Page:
The History of Market Volatility

With now three quarters of 2022 in the books, we continue a rollercoaster of a year for capital markets. From the start of a bear market selloff at the turn of the new year, to what seemed like a recovery gaining legs in the summer months, back to testing bottoms at the end of September, markets have been all but consistent this year.

Source: https://am.jpmorgan.com/us/en/asset-management/adv/insights/market-insights/guide-to-the-markets/


That said, it is important to widen the lens. This type of volatility is normal in the equity market. Historically, the S&P 500 sees on average an intra-year drop of 14%. Further, only 9 of the past 41 years have seen stocks close down for the year. That means in that time frame 78% of years saw positive market returns.


The other side of this coin is the bond market. Historically, investment grade bonds (as defined by the Bloomberg U.S. Aggregate bond index) have had lower volatility.

Source: https://am.jpmorgan.com/us/en/asset-management/adv/insights/market-insights/guide-to-the-markets/


This year the globe is fighting inflation by increasing interest rates, this has led 2022 a draw down not seen in the last 45 years.


With the large decline in bonds this year, this does offer a silver lining, as there are now offering the highest yields since the Great Financial Crisis.


When we put together stock and bond volatility in the context of a 50/50 asset allocation, and look at the worse 5-year stretch from 1950-2021. Investors still saw a positive return.

Source: https://am.jpmorgan.com/us/en/asset-management/adv/insights/market-insights/guide-to-the-markets/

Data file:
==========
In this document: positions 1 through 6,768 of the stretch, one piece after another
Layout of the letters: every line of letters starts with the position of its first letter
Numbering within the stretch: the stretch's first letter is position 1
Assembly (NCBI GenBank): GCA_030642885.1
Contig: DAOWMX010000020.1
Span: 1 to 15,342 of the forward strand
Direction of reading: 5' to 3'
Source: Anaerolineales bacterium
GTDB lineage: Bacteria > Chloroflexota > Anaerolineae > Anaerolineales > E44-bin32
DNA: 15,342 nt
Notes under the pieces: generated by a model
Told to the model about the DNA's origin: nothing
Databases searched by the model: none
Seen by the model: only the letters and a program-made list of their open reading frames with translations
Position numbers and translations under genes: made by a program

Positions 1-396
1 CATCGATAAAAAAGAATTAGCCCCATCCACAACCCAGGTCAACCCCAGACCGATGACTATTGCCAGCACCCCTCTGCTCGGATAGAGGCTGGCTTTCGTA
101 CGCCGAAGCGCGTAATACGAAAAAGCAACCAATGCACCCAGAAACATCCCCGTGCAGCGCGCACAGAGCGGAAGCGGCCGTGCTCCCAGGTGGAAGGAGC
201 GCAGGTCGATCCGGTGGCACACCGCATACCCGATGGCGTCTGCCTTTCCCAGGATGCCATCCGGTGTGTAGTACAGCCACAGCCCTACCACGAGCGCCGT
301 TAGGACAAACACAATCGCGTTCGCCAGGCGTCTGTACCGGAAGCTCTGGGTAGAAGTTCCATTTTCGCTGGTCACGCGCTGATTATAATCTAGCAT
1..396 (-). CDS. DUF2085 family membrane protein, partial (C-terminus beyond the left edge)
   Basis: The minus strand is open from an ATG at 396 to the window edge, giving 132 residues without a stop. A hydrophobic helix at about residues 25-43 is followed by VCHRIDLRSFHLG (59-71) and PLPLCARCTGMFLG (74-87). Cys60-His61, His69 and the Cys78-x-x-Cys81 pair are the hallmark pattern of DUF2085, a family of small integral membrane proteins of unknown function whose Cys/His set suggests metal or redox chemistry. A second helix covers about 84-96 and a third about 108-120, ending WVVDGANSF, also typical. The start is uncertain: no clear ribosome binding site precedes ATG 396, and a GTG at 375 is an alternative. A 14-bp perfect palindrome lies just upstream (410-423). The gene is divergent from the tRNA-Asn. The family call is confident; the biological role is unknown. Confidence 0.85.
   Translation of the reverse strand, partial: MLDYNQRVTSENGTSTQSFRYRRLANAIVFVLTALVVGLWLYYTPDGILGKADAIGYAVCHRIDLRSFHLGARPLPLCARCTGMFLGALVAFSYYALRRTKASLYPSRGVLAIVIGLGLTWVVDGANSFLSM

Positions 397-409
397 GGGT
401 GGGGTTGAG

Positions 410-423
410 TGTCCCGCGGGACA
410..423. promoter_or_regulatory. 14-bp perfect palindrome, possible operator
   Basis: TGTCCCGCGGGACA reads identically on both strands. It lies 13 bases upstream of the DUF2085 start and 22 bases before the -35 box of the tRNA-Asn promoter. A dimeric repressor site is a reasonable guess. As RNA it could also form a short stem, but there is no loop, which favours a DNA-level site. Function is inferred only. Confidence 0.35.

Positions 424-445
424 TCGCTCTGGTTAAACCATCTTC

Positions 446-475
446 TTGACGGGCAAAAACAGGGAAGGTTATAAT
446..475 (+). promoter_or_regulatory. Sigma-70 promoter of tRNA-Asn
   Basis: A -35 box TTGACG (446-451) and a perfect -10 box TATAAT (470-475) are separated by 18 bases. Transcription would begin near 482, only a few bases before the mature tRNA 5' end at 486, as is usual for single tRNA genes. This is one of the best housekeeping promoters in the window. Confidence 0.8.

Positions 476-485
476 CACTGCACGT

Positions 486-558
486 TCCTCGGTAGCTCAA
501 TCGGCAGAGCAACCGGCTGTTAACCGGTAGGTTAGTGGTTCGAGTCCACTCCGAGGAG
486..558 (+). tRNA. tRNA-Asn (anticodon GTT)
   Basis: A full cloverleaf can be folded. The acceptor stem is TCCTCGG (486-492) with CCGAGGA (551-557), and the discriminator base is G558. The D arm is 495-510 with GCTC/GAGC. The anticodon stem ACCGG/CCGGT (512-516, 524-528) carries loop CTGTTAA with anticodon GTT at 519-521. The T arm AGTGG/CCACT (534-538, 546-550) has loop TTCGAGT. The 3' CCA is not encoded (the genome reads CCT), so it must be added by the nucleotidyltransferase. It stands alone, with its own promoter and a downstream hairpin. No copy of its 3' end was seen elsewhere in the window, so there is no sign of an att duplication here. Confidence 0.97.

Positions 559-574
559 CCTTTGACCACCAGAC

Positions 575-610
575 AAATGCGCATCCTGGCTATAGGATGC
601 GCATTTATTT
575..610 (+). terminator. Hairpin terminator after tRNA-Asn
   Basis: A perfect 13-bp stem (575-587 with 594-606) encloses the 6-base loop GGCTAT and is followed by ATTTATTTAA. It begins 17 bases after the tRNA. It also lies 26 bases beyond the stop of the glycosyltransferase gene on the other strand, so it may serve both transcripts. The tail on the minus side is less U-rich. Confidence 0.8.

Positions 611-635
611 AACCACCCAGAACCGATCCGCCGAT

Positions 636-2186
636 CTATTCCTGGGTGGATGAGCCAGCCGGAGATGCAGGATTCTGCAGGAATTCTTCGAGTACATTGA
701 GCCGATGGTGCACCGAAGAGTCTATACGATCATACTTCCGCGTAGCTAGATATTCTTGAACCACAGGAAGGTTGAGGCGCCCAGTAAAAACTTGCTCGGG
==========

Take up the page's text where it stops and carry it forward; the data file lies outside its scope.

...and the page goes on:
To underscore the importance of having a disciplined long-term view, take a look at some of the largest single day moves in the past 20 years:

Source: https://www.cnbc.com/2022/03/09/you-may-miss-the-markets-best-days-if-you-sell-amid-high-volatility.html


We recognize the headlines that surround us and the fear that comes with economic uncertainty. It reminds us of a quote from legendary Fidelity mutual fund manager Peter Lynch, that said:


“Every recession brings out the skeptics who doubt that we will ever come out of it, and who predict that we will soon fall into a depression, when new cars will sit unsold in the showrooms forever and houses will stand empty, and the country will go bankrupt.”


As we move forward together through these uncertain times, Cassady Schiller Wealth Management will continue to strive to stay Ahead of the Curve.


DISCLOSURE: The information contained herein has been obtained from sources believed to be reliable but cannot be guaranteed for accuracy. Cassady Schiller Wealth Management is a registered investment adviser. Registration does not imply a certain level of skill or training. Information presented is for educational purposes only, are subject to change from time to time and does not intend to make an offer or solicitation for the sale or purchase of any specific securities, investments, or investment strategies. Investments involve risk and unless otherwise stated, are not guaranteed. Be sure to first consult with a qualified financial adviser and/or tax professional before implementing any strategy discussed herein. Past performance is not indicative of future performance.